A History of Public Lands
March 2, 2023
The right to access public lands was codified into law in 1885. The Federal Unlawful Inclosures act.43 U.S.D.A. was passed to stop private landowners from inclosing public lands for their exclusive use. The act prohibits the maintenance, erection, construction, or control of an enclosure to prevent access to public lands. From its enactment, it has been contested, ignored and state laws passes to undermine it.
Throughout the years, this law have been upheld in the courts.In the following cases illegality of enclosure and the right to access public lands was clearly defined for people, livestock and wildlife.
In Camfield v. United States (1895) the federal government sued and won to have a fence inclosing public lands in Nevada torn down.
Mackay v. Unita Development Co. (1914) also upheld the illegality of building an enclosure of public lands, EVEN IF THE FENCE IS SOLELY ON PRIVATE PROPERTY.
This case also said the law prohibits anyone from obstructing livestock passage to public lands. EVEN IF THIS PASSAGE CAUSES A LOSS OF FORAGE.
Further this case also makes it clear that people can’t be denied access to public lands, either. “No person, by force, threats, intimidation, or by any forcing or inclosing, or any other unlawful means, shall prevent or obstruct, or shall combine and confederate with other to prevent or obstruct, any PERSON, from peaceably entering upon...or prevent or obstruct free passage or transit over or through the public lands.
Another case, Stoddard v. United States, held that the right of passage applied to animals as well as people stating: “the act, in our opinion, was intended to prevent the obstruction of free passage or transit for ANY AND ALL LAWFUL PURPOSES over public lands.
In the Red Rim v. Wyoming Wildlife Federation case, Taylor Lawrence had erected a 10 foot high fence that enclosed private and public land to keep antelope out of their crucial winter range. The United States sued. The state and national Wildlife Federation signed on.
District Judge Brimmer issued a bench order ordering the fence modified so antelope could pass through it. His order was based on findings the defendant was in violation of the Unlawful Inclosures Act.
Regarding antelope access to their winter feeding range, he also said ...the Court cannot accept the intent of Congress that the UIA would allow that outcome, when it is clear that defendant could not build this fence to prevent humans from undertaking mere recreational pastimes, such as hiking or fishing.”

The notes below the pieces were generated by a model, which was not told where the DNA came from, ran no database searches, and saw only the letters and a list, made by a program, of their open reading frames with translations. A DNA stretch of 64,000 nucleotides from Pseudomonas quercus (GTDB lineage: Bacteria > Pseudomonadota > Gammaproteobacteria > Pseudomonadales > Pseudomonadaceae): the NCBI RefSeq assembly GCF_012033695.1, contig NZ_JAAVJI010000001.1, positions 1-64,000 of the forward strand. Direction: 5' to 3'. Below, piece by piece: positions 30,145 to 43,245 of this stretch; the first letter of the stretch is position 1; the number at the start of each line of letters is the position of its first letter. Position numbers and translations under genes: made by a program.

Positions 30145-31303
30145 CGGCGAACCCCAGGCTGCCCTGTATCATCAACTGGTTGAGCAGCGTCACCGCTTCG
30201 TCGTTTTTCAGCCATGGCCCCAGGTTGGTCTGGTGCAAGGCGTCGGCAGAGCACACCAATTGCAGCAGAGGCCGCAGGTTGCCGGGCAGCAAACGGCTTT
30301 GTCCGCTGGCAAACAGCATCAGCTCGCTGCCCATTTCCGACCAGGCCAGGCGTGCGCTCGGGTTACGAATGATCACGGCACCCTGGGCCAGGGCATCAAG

Further, in his decision, Judge Brimmer clarified the decision in an earlier case, Leo Sheep Company v. U.S, which the defendants attorney used for his clients defense.
The Supreme Court required the BLM, in that case, to compensate the Leo Sheep Company for the use of its land because BLM built a road partly on private land to Seminoe Reservoir and invited the public to use it.
Judge Brimmer also agreed that while the law was enacted to prevent “range wars” as defendents attorney argued in the case .....”nothing in the act or its history limits its application.......”
Clearly, the law provides humans, animals and wildlife access to Federal public lands. Court challenges have clarified this. Nonetheless, throughout the west, public lands, especially in the checkerboards continue to be enclosed for private pleasure or profit.
On October 24, 1975 the regional solicitor of the United States in a memorandum to the Wyoming State Director of BLM said that denying access in the checkerboard in a violation of the Unlawful Inclosures Act.
In response, states like Wyoming have passed a body of laws trying to block the enforcement of this act even though the law says. “It shall be the duty of the United States attorney for the proper district, on affidavit filed with him by any citizen of the United States...showing a description of the land inclosed...so the land can be identified and the person guilty of the violation.....to institute a civil suit...against parties named.”
If the U.S. Attorney refuses to file suit....it is likely he could be compelled to do so....since the violations of the act is seen as serious by Congress, and is required to have precedence over all other civil cases on the court’s docket...
While this avenue is provided and federal law supersedes state law, western state and county attorneys discourage the act’s implementation and instead enforce conflicting trespass laws which provide illegal privileges to western landowners.
That is likely one of the reasons while state legislators work to transfer federal lands to the state.